Who needs the Web (and the Net in general)? Since the WWW is becoming a de-facto standard as information tool on the Internet, frequently cited candidates are Distance Teaching Institutions. Such institutions do in principle have the financial resources for producing WWW course-ware. However student's access to the Web has to be insured! Arguments against the WWW are the quite staggering re-organization costs and the Web's technical gaps. ``Just in Time Open Learning'' Providers face the same issues.
Semi-Distance curricula that combine intensive course modules in some location with distance learning (e.g. TECFA's postgraduate diploma) are more flexible in that respect. Such diplomas are a rather new phenomenon and can be constructed with the possibilities that the Internet offers in mind. Instructors can produce up-to-date learning materials. However, this means additional work for them (at least in the short term) and coping with the lack of experience with Distance Teaching. Similar candidates are single Distance Teaching Courses offered by regular institutions. Such courses will become increasingly popular due to increasing specialization and shrinking of funding. However similar problems have to be faced, i.e. lack of time and training.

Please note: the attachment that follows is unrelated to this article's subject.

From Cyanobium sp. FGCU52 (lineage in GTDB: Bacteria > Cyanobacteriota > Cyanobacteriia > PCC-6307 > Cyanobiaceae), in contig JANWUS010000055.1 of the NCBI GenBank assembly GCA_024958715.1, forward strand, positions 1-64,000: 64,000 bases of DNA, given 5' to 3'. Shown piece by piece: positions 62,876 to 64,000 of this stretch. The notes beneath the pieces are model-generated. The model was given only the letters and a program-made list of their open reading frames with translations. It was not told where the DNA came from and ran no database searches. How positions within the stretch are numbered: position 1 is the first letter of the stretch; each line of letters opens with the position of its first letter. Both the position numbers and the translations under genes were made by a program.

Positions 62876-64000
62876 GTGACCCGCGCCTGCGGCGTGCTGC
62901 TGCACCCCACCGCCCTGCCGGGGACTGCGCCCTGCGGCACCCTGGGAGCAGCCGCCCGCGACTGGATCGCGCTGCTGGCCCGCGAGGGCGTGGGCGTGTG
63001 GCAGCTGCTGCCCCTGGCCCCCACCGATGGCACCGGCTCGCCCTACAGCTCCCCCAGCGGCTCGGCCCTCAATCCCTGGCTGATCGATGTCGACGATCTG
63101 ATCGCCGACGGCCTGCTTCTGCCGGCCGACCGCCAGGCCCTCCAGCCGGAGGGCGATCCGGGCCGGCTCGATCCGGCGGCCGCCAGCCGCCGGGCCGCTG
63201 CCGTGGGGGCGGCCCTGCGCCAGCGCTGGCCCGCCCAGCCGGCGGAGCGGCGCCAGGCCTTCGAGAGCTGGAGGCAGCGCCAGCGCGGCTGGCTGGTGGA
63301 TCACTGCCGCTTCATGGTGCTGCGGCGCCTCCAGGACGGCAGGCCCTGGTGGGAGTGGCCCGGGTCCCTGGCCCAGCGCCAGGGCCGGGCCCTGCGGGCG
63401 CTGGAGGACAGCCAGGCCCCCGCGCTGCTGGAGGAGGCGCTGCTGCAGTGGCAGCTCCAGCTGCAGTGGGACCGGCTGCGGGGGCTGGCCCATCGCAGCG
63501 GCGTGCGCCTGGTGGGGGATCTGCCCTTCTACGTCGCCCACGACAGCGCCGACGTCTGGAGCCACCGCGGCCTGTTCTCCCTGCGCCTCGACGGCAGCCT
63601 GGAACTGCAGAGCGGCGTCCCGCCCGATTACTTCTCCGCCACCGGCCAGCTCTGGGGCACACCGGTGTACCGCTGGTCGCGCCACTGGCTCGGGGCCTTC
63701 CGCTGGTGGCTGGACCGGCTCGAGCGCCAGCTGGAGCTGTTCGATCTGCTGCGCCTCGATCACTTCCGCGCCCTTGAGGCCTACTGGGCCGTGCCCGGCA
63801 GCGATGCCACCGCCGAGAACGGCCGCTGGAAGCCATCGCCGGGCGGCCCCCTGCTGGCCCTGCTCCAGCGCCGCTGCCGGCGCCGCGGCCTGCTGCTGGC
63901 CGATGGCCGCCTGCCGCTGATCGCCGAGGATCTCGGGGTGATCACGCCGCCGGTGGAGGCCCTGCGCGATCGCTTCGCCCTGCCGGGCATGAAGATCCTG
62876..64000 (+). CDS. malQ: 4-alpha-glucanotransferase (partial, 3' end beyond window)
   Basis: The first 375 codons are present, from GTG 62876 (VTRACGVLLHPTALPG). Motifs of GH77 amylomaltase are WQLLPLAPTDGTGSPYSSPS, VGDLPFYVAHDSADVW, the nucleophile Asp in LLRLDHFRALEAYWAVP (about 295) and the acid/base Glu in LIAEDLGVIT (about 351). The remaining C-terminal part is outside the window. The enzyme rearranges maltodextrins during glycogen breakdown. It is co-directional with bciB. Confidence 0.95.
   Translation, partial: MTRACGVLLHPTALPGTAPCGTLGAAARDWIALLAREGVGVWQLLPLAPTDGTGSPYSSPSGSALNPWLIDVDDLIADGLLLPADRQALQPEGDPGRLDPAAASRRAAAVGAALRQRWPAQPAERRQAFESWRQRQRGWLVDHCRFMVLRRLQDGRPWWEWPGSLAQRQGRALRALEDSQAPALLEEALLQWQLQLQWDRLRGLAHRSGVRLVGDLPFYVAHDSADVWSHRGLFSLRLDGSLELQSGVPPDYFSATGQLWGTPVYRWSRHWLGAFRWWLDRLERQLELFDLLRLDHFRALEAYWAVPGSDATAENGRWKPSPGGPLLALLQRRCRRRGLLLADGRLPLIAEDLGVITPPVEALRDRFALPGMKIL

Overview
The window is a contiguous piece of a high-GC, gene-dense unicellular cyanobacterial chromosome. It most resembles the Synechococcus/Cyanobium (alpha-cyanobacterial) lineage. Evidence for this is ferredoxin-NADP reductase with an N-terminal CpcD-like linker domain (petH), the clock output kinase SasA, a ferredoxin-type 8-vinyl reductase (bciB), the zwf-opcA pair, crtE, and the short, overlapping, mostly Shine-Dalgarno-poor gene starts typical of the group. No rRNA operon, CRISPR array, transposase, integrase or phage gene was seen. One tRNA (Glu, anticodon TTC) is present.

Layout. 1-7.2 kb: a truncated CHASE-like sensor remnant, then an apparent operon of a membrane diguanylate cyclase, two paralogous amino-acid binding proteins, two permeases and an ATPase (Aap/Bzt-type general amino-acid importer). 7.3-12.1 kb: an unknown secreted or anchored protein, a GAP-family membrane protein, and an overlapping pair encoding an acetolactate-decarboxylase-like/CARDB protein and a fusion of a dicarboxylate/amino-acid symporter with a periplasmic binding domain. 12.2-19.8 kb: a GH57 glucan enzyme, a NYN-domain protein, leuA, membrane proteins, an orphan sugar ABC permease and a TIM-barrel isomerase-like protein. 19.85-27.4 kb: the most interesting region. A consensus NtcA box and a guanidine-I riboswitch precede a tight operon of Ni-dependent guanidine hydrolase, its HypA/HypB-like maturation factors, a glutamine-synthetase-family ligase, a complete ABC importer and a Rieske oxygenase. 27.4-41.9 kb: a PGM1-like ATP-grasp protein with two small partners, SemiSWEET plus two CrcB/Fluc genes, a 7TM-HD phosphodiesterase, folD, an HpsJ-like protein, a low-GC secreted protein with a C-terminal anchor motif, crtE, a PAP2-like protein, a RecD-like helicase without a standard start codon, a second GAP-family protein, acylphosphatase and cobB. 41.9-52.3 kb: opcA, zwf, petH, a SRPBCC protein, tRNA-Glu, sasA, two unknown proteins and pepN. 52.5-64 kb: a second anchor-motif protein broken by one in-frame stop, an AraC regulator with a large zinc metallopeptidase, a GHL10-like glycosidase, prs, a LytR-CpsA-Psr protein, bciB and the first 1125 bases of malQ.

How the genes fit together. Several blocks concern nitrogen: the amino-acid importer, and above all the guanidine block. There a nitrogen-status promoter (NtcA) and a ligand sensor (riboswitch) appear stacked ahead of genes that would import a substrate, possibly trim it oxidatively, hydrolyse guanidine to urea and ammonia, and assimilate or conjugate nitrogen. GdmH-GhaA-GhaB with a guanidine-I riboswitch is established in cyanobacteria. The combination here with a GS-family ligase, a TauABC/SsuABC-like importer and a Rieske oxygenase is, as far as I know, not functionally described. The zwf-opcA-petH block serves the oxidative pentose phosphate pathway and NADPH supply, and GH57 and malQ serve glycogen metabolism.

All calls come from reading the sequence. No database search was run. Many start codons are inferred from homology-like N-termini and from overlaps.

``Classical'' Institutions can use the WWW to enhance Class Room teaching and try out new pedagogies, e.g. facilitate information instead of giving ex-cathedra lectures, have students collaborate in exploratory research, etc.
One of the most popular uses of the WWW is Departmental Research and Training Information. Such servers are quite easy to implement, but getting all department members involved and having them UPDATE their material can be a real problem.
All Institutions can of course use the WWW to build a Campus-Wide Information System. The only need here is ``organizational planning'' and at least one full-time information system manager!
Very generally speaking, five main aspects need to be considered before planning involvement with WWW technology: